TSB staff will have to wait until May to find out what’s going to happen to the bank. That is completely unacceptable.
Sabadell said of its new strategy that it:
“…plans to present its new strategic plan to investors and analysts in May. Sabadell, which has a strong franchise in Spain and is the leader in customer experience rankings among SMEs, will focus on these high added-value and profitable segments, and will implement its new plan by improving both its efficiency and organic capital generation, focusing on digital transformation and generating shareholder value”.
The future of the TSB is not mentioned once in the update, although we know that Sabadell is looking to offload the business as quickly as possible. The possible options available to Sabadell are:
- TSB to remain part of the Sabadell Group. That would seem unlikely given that Sabadell seems intent on focusing on its core, domestic market. The new Chief Executive Officer, Cesar Gonzalez-Bueno, is going to focus on a new digital strategy. That will require a big investment. The sale of TSB would allow Sabadell to reinvest that money in its core business. If it can’t get the right price for TSB, then it might keep it in the short-term but again that seems more likely.
- Sell the TSB business. That would be the preferred choice of Sabadell but finding someone to buy it in the current economic climate is going to be difficult. The worst-case scenario is TSB is bought by a private equity firm looking to slash and burn the business in the hope of making quick profits. In that scenario, head office jobs will disappear, and more branches will be closed.
TBU will do everything possible to oppose such a sale.
The chances of TSB being bought by another domestic player are very slim. Competition issues would rule out the biggest banks and smaller banks, like Santander, have got their own problems. Challenger banks like the Co-op and Sainsbury’s bank are already looking for suitable bidders. Virgin Money would seem the obvious fit, given that 80% of its revenue already comes from the mortgage market, but its Chief Executive, David Duffy, said recently that it would be concentrating on its own business this year and ruled out bidding for TSB.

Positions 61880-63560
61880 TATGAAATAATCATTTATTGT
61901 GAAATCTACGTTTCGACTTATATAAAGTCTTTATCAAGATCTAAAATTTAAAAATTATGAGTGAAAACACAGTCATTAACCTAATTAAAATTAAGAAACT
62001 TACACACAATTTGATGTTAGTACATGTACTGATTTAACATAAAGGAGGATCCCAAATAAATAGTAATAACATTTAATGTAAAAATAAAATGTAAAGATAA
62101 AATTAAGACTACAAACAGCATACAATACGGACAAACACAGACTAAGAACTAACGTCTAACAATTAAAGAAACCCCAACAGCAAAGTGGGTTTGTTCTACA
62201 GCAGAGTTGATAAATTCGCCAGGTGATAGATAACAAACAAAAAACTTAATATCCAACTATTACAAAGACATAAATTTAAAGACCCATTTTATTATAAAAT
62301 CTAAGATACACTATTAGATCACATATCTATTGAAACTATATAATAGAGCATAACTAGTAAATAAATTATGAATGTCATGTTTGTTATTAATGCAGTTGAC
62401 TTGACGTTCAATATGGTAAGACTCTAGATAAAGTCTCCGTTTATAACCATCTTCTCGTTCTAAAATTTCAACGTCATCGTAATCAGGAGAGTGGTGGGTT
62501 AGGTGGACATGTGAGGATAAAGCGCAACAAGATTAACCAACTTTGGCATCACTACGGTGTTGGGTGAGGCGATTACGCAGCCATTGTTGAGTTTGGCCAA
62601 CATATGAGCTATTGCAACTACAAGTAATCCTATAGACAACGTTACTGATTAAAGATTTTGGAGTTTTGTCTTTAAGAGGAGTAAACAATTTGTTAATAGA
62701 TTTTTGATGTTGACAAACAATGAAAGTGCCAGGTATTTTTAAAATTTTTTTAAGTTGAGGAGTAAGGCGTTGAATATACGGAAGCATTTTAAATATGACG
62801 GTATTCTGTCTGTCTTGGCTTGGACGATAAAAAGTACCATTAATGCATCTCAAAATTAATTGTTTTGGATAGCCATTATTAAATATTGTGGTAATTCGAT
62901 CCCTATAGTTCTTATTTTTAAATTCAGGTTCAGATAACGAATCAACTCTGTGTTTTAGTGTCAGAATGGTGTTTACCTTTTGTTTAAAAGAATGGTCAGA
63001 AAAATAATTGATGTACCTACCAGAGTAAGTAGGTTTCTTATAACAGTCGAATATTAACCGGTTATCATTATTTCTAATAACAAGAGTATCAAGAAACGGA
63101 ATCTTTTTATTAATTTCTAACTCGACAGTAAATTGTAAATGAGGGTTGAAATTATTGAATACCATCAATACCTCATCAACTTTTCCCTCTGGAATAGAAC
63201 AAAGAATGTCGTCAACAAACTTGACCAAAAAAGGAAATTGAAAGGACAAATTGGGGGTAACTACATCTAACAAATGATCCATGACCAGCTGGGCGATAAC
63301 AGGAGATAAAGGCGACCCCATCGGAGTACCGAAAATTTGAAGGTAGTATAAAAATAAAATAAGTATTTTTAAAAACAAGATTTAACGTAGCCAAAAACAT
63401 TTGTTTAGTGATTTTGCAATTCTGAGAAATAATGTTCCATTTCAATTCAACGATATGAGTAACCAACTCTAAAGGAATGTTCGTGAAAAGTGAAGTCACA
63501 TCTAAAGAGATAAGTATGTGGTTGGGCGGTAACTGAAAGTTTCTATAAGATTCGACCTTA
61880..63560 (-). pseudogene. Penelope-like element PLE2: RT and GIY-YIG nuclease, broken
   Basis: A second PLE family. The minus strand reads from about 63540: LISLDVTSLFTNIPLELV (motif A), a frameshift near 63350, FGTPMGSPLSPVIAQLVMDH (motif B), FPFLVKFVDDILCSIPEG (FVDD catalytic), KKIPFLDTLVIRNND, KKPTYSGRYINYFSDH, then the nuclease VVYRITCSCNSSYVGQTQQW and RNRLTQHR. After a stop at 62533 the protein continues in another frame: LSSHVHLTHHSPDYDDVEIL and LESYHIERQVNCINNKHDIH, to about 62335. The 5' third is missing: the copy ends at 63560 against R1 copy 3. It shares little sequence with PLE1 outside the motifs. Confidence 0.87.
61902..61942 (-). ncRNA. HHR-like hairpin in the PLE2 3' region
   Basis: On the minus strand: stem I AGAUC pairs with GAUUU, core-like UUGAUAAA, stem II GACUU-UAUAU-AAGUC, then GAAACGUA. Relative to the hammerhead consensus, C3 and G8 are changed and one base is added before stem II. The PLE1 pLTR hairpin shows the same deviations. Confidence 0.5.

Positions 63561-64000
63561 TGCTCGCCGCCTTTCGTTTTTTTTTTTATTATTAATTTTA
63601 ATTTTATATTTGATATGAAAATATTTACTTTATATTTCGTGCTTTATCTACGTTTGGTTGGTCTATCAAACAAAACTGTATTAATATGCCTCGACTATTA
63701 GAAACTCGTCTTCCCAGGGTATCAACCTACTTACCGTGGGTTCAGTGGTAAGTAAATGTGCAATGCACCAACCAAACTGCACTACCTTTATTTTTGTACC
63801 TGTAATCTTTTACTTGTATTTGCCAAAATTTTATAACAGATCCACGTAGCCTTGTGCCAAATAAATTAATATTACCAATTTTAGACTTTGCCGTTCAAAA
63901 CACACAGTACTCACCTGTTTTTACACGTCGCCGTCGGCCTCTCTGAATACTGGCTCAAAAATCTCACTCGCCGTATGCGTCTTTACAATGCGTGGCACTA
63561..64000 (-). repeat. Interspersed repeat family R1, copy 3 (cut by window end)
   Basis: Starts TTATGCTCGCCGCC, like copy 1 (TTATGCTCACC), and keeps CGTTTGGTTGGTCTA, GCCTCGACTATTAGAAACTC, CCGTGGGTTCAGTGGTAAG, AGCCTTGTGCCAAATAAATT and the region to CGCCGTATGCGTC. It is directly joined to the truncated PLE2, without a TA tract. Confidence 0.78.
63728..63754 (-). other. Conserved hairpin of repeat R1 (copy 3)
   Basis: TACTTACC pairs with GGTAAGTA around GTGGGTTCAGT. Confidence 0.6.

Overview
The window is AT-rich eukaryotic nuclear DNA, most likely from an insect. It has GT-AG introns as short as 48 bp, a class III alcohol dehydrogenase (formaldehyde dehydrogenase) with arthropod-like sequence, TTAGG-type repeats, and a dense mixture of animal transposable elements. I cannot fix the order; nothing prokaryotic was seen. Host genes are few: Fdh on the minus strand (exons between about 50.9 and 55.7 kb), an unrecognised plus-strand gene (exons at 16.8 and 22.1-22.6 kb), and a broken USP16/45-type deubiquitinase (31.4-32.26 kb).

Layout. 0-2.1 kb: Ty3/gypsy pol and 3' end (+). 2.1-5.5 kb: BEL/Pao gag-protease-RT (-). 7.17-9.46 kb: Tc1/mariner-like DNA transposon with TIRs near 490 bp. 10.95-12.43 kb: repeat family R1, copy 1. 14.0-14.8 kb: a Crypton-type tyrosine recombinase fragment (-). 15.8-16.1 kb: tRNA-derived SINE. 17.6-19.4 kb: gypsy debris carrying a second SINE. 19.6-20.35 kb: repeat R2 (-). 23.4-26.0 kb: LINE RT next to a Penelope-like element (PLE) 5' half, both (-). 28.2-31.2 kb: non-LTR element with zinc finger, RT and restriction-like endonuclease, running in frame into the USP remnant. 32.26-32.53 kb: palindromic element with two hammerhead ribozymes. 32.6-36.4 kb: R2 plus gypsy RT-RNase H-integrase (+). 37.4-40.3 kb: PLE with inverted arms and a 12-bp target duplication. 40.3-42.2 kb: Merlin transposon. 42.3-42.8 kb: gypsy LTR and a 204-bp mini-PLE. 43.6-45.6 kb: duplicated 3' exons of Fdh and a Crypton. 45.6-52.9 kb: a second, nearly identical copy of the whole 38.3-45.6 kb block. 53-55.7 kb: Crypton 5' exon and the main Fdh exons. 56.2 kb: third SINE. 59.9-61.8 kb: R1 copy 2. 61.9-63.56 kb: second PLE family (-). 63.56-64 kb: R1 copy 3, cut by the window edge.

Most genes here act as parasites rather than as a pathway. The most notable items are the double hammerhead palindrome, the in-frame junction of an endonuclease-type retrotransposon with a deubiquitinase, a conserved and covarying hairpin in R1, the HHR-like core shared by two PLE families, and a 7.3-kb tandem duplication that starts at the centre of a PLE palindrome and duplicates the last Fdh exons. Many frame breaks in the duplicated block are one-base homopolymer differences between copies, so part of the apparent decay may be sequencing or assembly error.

- A share sale. Again, that seems very unlikely given that TSB’s a loss-making bank with serious branding problems brought on by an IT disaster which still plagues the business. And why would any potential investor buy TSB shares, when you can get three Lloyds shares for a £1? It doesn’t make sense.
Strong, Independent Union
The future of TSB is now in the hands of corporate bankers and that should be worrying for us all. Sabadell wants as much money as it can possibly get for the business, and it’s not interested in what happens to staff or customers. Many of the vultures that are now circling TSB will only be interested in making quick profits and that means job reductions and, potentially, cuts in terms and conditions of employment.
When push comes to shove, which it will do in 2021, what TSB staff need is a strong, independent union prepared to stand up to any new employer. You are not going to get that with the two staff bodies which are financially supported by TSB. Both organisations have proven time and time again that they are only interested in getting on with senior management and are not prepared to fight for the interests of staff.
Members should pass this Newsletter onto to their colleagues so they too can benefit from the biggest, independent trade union in TSB.
Members with any questions on this should contact the Union’s Advice Team on 01234 716029 (choose Option 1).